Anterior nasal packing should be performed on any patient in which direct pressure and vasoconstrictors are unsuccessful in controlling epistaxis. The use of nasal tampons, or sponges, is a very quick and effective method for controlling epistaxis. Nasal tampons, which are initially rigid, are inserted along the floor of the nasal cavity against the septum. They are made of synthetic, sponge-like material that expands to many times its original size after installation of saline or the absorption of blood (see Fig... . . .233-2). Insertion of the device can be facilitated by coating the tampon with water-soluble antibiotic ointment. This ointment will also help delay expansion until after the tampon is in place. Patients report such commercial devices to be significantly more comfortable than traditional gauze or balloon packing. This, coupled with the ease of insertion when compared to gauze packing, has made such devices very popular. Placement of a traditional anterior nasal pack may be considered when the bleeding is difficult to control, or other methods fail (see Fig 2.3.3.-3).
FIG. 233-2. The Merocel nasal sponge in its desiccated (left) and hydrated (right) forms.
FIG. 233-3. The key to placement of an anterior nasal pack that will control epistaxis adequately and stay in place is to lay the packing into the nasal cavity in an
"accordion" manner, so that part of each layer of packing lies anteriorly, preventing the gauze from falling posteriorly into the nasopharynx. A. The first layer of 4-in. petrolatum-impregnated gauze strip is grasped approximately 2 to 3 cm from its end. B. The first layer is then placed on the floor of the nose through the nasal speculum (not pictured here). The beyonet forcepts and nasal speculum are then withdrawn. C. The nasal speculum is reintroduced on top of the first layer of packing, and a second layer is placed in an identical manner. After several layers have been placed, it is often useful to reintroduce the bayonet forceps to push the previously placed packing down onto the floor of the nose, making it tighter and more secure. D. A complete anterior nasal pack can tamponade a bleeding point anywhere in the anterior nasal cavities and will stay in place until removed by the physician or patient.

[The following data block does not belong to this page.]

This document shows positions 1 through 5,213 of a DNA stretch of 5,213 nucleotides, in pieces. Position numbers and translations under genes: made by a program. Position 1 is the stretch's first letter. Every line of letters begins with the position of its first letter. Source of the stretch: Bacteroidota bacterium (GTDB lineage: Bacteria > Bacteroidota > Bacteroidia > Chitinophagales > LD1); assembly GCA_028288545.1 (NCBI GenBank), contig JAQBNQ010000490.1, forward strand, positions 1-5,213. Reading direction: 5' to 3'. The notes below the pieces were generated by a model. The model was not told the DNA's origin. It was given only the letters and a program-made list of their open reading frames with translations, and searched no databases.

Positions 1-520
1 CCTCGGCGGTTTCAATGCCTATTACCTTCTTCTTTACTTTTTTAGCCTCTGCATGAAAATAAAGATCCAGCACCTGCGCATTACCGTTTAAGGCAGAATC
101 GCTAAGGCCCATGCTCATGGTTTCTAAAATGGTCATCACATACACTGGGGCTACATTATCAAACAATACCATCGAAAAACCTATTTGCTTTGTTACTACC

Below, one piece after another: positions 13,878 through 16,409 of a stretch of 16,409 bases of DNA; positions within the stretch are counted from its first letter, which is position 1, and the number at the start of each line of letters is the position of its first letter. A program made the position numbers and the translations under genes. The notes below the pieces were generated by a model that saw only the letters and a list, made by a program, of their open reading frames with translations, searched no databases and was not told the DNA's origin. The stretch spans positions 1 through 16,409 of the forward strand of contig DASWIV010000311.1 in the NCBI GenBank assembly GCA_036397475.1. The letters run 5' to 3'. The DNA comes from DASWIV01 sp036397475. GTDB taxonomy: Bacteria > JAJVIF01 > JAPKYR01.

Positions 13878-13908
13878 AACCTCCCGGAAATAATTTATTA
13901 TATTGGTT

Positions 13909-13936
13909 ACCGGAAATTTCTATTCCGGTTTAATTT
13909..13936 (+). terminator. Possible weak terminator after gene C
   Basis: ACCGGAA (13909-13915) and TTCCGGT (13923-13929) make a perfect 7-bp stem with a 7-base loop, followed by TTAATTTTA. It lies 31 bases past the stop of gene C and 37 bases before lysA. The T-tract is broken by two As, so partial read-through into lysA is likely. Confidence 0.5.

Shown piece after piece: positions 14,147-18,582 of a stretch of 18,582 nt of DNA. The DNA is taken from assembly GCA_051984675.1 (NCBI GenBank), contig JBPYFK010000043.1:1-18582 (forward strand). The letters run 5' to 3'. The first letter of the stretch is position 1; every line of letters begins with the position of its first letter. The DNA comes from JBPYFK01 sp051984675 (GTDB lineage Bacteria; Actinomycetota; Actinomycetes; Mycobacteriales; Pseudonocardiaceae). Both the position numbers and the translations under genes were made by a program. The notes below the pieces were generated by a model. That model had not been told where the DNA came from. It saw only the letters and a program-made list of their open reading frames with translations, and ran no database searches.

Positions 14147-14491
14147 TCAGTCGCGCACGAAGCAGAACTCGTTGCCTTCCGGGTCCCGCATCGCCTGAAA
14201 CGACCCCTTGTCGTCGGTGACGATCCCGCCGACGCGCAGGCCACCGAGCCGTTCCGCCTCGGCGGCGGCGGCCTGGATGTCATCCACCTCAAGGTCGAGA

Any patient who has undergone nasal packing may be considered for prophylactic treatment against toxic shock syndrome (TSS) with antistaphylococcal medications.
Coating the pack with antibiotic ointment before placement helps decrease the amount of nasal bacteria, as well as decreases the number of episodes of bacteremia. 2 The recommended regimen is either cephalexin (250 or 500 mg qid) or amoxicillin/clavulanate (250 or 500 mg tid). In the patient who cannot tolerate these, clindamycin (150 to 300 mg qid) or trimethoprim/sulfamethoxazole DS (bid) can be used as a second choice.2
Approximately 25 percent of properly placed anterior nasal packs fail to control the hemorrhage. 1 In such a case, emergency ENT consultation should be obtained if replacing the pack does not control the bleeding. Patients may also experience reflux of blood through the ocular puncta and need to be warned about this. No specific therapy is indicated if this occurs.
Anterior packing alone is a relatively benign procedure. Complications associated with anterior nasal packing include: dislodgement of the pack, persistent bleeding, sinusitis, septal necrosis, and, rarely, TSS. Any patient presenting after nasal packing with fever, rash, nausea, or vomiting, should be considered suspicious for TSS.
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